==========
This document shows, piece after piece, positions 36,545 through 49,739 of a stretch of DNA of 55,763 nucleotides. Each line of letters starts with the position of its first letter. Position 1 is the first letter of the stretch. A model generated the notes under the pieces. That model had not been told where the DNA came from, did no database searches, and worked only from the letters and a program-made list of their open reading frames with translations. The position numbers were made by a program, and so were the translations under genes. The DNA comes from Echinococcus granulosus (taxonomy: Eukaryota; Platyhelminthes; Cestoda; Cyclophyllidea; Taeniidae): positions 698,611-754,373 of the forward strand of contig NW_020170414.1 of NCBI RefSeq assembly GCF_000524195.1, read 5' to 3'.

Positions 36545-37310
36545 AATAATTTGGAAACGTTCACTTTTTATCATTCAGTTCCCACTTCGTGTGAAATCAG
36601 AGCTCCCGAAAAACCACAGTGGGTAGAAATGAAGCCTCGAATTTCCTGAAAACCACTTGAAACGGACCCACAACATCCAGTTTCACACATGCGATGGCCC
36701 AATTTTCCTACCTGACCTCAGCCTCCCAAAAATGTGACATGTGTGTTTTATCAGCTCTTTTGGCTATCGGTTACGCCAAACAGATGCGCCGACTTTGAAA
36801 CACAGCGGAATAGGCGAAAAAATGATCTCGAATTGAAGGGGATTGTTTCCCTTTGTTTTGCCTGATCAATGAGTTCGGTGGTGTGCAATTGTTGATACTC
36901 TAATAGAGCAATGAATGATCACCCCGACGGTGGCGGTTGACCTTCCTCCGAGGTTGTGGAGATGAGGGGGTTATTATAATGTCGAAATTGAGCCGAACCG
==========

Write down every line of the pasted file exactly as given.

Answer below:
This document shows, piece after piece, positions 36,545 through 49,739 of a stretch of DNA of 55,763 nucleotides. Each line of letters starts with the position of its first letter. Position 1 is the first letter of the stretch. A model generated the notes under the pieces. That model had not been told where the DNA came from, did no database searches, and worked only from the letters and a program-made list of their open reading frames with translations. The position numbers were made by a program, and so were the translations under genes. The DNA comes from Echinococcus granulosus (taxonomy: Eukaryota; Platyhelminthes; Cestoda; Cyclophyllidea; Taeniidae): positions 698,611-754,373 of the forward strand of contig NW_020170414.1 of NCBI RefSeq assembly GCF_000524195.1, read 5' to 3'.

Positions 36545-37310
36545 AATAATTTGGAAACGTTCACTTTTTATCATTCAGTTCCCACTTCGTGTGAAATCAG
36601 AGCTCCCGAAAAACCACAGTGGGTAGAAATGAAGCCTCGAATTTCCTGAAAACCACTTGAAACGGACCCACAACATCCAGTTTCACACATGCGATGGCCC
36701 AATTTTCCTACCTGACCTCAGCCTCCCAAAAATGTGACATGTGTGTTTTATCAGCTCTTTTGGCTATCGGTTACGCCAAACAGATGCGCCGACTTTGAAA
36801 CACAGCGGAATAGGCGAAAAAATGATCTCGAATTGAAGGGGATTGTTTCCCTTTGTTTTGCCTGATCAATGAGTTCGGTGGTGTGCAATTGTTGATACTC
36901 TAATAGAGCAATGAATGATCACCCCGACGGTGGCGGTTGACCTTCCTCCGAGGTTGTGGAGATGAGGGGGTTATTATAATGTCGAAATTGAGCCGAACCG